Surrounded by light, Osiris walks [progress] across the earth carrying transformation and wisdom wherever he goes. He illuminates all he comes into contact with.  He is the divine child and the divine consort.  Killed by his own brother, he relied on his sister Isis to resurrect him.  He loves humans so much that he sacrifices himself every year, giving the earth his body in winter and being reborn again in spring.  He is life and death.


The Messiah is the archetype of androgyny*. Both the male and female version of this archetype are identical except for the fact that the male preaches and shows the way to love and enlightenment while the female is the way to love and enlightenment.

The Male Messiah archetype can also contain any of the other archetypes, which will help him to achieve his goals in this lifetime. For example, William Wallace (Mel Gibson) in Braveheart is a savior of his people who embodies the Ares/Protector archetype to go to war and achieve his goal of freedom.

Also, the Male Messiah may not know of his connection to the Divine, but he may just be driven to accomplish something important. In this respect he isn’t working on a spiritual goal.  It seems his whole life is for one purpose and that purpose affects the lives of thousands of people.  Think of Jeffrey Wigand (Russell Crowe) in The Insider, who gives up his wife, his children and his career to fight the big tobacco companies.  He may have been reluctant at first, but soon he realizes this is the reason he was born.  He stands up, changes lives and finds his life purpose.

The Male messiah has the ability to see the whole picture when it comes to problems. He never jumps to conclusions or gets involved in the gossip or drama of everyday life.

He respects all religions and belief systems. He gives freely of himself because he knows what he puts out comes back to him threefold.

The Male Messiah is more accepted by the masses as a spiritual authority figure because of his gender. He has the opportunity and ability to speak out and be active about his views.  But as a male he may be looked down upon if his message is about the feminine trait of love and compassion.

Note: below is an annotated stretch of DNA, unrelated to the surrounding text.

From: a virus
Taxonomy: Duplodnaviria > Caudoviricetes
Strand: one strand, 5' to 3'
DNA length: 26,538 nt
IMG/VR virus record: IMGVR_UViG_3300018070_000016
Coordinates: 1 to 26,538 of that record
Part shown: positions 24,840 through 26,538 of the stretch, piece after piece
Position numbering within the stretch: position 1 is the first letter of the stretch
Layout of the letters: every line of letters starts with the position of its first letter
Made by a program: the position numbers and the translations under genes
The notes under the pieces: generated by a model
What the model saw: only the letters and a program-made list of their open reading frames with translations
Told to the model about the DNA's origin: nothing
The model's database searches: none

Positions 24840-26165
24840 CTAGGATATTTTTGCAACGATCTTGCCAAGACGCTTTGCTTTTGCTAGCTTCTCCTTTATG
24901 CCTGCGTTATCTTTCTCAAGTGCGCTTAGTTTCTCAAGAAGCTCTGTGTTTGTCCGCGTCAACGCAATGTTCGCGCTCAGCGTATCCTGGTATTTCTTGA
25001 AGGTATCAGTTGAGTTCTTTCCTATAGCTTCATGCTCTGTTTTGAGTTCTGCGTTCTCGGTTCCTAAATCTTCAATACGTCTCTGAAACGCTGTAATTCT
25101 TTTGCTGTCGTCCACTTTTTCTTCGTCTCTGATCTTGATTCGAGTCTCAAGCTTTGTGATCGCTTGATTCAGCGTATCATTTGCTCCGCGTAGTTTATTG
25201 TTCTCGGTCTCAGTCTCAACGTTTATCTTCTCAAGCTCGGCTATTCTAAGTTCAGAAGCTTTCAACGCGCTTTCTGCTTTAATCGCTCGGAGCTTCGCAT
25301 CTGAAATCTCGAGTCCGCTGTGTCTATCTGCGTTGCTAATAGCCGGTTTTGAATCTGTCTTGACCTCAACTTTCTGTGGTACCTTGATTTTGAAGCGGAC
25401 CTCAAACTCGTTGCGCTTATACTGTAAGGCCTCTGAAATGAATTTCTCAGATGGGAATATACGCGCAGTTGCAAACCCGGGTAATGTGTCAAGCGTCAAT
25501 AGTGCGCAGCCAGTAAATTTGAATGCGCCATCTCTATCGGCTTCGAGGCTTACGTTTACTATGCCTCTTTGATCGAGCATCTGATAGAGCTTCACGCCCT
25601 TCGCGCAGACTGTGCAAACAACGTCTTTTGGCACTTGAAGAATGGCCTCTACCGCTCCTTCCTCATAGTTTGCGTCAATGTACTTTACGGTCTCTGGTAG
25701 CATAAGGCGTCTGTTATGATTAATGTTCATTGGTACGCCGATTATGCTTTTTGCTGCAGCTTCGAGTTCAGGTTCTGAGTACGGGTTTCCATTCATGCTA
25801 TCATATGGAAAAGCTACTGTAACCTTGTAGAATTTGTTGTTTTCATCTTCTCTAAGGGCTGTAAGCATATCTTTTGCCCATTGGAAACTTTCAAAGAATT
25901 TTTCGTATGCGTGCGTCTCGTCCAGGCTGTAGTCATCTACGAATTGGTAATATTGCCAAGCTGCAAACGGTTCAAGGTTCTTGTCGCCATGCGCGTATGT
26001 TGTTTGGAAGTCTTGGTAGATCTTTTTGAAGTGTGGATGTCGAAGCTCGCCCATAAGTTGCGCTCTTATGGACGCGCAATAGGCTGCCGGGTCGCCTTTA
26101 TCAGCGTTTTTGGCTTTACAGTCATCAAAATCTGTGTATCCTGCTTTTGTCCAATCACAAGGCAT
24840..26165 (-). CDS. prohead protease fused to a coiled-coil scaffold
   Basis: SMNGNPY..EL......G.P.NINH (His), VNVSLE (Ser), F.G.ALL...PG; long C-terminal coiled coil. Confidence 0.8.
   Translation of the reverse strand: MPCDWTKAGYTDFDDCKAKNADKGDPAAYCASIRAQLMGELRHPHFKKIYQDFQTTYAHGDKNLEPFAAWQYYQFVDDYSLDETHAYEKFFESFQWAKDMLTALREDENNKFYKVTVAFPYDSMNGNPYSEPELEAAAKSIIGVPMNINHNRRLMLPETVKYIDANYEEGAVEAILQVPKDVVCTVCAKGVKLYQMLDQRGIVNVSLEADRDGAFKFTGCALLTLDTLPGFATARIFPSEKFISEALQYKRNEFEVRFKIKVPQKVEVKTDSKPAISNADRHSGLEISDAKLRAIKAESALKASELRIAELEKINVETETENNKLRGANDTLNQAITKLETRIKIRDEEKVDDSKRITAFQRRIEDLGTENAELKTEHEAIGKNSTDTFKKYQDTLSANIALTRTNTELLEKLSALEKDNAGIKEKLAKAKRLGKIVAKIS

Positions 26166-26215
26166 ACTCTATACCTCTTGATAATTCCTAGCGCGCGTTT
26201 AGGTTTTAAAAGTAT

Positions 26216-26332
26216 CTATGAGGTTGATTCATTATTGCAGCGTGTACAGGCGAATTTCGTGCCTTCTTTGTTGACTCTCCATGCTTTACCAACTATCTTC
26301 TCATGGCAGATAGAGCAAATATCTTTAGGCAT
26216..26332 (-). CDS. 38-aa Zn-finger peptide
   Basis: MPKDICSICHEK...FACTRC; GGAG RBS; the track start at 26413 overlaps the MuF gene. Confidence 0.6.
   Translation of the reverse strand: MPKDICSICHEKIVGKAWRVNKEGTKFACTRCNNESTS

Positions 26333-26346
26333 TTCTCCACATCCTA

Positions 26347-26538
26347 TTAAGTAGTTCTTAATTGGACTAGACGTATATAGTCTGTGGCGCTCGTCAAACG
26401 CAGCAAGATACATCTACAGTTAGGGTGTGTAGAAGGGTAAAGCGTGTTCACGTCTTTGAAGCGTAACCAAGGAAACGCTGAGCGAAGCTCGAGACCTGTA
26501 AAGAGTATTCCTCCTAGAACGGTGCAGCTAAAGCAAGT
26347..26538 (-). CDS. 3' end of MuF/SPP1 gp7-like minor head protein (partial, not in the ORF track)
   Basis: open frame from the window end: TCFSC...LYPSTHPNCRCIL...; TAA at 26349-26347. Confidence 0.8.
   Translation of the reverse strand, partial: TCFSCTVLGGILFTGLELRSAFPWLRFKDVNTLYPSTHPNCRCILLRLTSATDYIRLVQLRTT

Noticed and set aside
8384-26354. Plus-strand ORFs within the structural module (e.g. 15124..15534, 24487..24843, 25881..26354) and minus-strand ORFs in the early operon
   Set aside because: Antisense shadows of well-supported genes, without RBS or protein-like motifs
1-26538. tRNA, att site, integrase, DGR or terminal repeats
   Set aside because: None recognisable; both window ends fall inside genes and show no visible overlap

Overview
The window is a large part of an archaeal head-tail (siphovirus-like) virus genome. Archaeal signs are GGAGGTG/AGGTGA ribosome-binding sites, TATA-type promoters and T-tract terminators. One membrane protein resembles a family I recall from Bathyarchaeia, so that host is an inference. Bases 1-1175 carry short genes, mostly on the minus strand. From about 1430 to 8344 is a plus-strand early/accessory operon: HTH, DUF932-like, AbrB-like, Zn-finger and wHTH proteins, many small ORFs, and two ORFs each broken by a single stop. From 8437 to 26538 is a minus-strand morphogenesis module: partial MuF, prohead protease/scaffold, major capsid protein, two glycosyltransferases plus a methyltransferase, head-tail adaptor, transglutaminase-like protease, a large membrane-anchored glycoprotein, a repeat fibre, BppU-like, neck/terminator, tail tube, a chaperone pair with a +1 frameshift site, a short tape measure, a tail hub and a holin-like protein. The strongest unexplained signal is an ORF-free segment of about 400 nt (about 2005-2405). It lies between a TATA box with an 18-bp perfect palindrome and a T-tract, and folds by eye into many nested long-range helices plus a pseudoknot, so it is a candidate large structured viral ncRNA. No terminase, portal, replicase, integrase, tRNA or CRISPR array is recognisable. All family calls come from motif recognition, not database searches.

What Does the Male Messiah Care About?

  • Being born male, the Male Messiah doesn’t have firsthand knowledge about the inequalities that exist in the world, but if he is of a minority race he’ll learn this lesson quickly and be concerned with creating harmony among all people – think of Malcom X.
  • He cares about himself as well as others. Every living thing is a manifestation of the Divine to him.
  • He cares about others recognizing their own divine nature, and he wants to teach others how to become like him.
  • He reveres healing the soul above healing the body. He can’t take away the pain of another who needs to learn from his experience even though he may be a gifted healer.
  • He may not realize his Divine connections but be born with a strong pull toward a goal and a willingness to sacrifice himself for it.

What Does the Male Messiah Fear?

  • The Male Messiah fears people will be led astray by those on the wrong path, or by their own desire to please the senses or dull the senses with mind-numbing activities.
  • He fears he won’t be taken seriously and his message will be devalued.
  • He fears he’ll run out of time to fulfill his mission or that he’ll have to watch others suffer.

What Motivates the Male Messiah?

  • The aesthetic need to be connected to something greater than himself motivates him as well as his pursuit to give and receive unconditional love.
  • He must battle his demons to maintain his connection to the Divine. He must face temptation and hold fast to his beliefs.
  • His sense of purpose is so strong he can do nothing else but reach his goal.

How Do Others See the Male Messiah?

  • Others see him as either good or bad; there is no in-between. he may be accused of starting a cult.,